Lastly, our names having been noted, the police withdrew, while each of us drank a dram of vodka (and thereby gained a measure of warmth and comfort), and then began to make for our several homes. Ossip followed the police with derisive eyes; whereafter, he leapt to his feet with a nimble, adroit movement, and crossed himself with punctilious piety.

“That’s all about it, thank God!” he exclaimed.

“What?” sniggered Boev, now both disillusioned and astonished. “Do you really mean to say that that leg of yours is better already? Or do you mean that it never was injured at all? ”

“Ah! So you wish that it HAD been injured, eh?”

“The rascal of a Petrushka!” the other exclaimed.

“Now,” commanded Ossip, “do all of you be off, mates.” And with that he pulled his wet cap on to his head.

I accompanied him — walking a little behind the rest. As he limped along, he said in an undertone-said kindly — and as though he were communicating a secret known only to himself:

“Whatsoever one may do, and whithersoever one may turn, one will find that life cannot be lived without a measure of fraud and deceit. For that is what life IS, Makarei, the devil fly away with it! . . . I suppose you’re making for the hill? Well, I’ll keep you company.”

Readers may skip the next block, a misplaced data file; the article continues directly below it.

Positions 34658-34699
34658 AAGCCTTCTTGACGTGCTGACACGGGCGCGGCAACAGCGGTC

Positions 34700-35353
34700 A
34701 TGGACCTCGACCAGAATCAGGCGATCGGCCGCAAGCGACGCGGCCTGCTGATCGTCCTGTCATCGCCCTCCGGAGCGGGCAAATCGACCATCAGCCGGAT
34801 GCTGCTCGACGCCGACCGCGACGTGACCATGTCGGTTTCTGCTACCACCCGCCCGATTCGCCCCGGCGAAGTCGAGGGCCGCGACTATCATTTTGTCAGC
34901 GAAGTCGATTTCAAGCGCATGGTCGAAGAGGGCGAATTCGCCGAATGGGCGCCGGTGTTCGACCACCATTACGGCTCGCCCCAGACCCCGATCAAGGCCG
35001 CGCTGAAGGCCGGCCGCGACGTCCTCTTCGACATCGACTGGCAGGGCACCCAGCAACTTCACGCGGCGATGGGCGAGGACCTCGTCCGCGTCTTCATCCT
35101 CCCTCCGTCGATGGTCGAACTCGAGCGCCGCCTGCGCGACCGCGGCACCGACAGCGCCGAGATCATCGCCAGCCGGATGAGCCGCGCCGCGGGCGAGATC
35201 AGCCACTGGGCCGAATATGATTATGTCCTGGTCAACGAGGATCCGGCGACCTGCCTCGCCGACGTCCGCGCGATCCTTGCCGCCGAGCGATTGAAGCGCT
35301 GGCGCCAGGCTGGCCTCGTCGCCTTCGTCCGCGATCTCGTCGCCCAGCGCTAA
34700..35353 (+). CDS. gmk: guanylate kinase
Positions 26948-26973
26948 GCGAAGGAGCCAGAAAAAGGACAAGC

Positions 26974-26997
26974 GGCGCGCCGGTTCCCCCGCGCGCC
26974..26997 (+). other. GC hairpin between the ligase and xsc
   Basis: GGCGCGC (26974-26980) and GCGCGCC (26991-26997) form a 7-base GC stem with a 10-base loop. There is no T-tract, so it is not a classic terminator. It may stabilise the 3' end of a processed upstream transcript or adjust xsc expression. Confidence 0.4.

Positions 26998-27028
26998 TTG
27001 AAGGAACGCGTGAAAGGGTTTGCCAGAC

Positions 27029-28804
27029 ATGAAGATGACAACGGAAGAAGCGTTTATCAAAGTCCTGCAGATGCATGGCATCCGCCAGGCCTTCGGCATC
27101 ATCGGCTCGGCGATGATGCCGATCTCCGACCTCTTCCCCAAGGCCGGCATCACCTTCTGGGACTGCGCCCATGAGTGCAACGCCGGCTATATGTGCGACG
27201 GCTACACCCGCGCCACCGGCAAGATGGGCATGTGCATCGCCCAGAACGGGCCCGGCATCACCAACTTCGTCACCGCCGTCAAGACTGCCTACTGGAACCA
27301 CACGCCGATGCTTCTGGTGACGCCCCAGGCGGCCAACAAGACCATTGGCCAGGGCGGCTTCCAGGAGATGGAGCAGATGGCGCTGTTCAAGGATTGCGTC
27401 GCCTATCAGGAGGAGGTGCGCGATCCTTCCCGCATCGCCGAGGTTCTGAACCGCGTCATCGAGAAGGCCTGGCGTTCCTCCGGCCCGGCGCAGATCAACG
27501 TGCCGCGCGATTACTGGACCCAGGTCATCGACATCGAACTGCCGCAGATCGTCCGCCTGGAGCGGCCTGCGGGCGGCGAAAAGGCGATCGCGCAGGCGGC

Darkness had fallen, but at a certain spot some red and yellow lamps, lamps the beams of which seemed to be saying, “Come up hither!” were shining through the obscurity.

Meanwhile, as we proceeded in the direction of the bells that were ringing on the hill, rivulets of water flowed with a murmur under our feet, and Ossip’s kindly voice kept mingling with their sound.

“See,” he continued, “how easily I befooled that sergeant! That is how things have to be done, Makarei — one has to keep folk from knowing one’s business, yet to make them think that they are the chief persons concerned, and the persons whose wit has put the cap on the whole.”

Yet as I listened to his speech, while supporting his steps, I could make little of it.

Nor did I care to make very much of it, for I was of a simple and easygoing nature. And though at the moment I could not have told whether I really liked Ossip, I would still have followed his lead in any direction — yes, even across the river again, though the ice had been giving way beneath me.

And as we proceeded, and the bells echoed and re-echoed, I thought to myself with a spasm of joy:

“Ah, many times may I thus walk to greet the spring!”

While Ossip said with a sigh:

“The human soul is a winged thing. Even in sleep it flies.”

A winged thing? Yes, and a thing of wonder.

http://ebooks.adelaide.edu.au/g/gorky/maksim/g66tr/chapter2.html

Last updated Saturday, March 1, 2014 at 20:37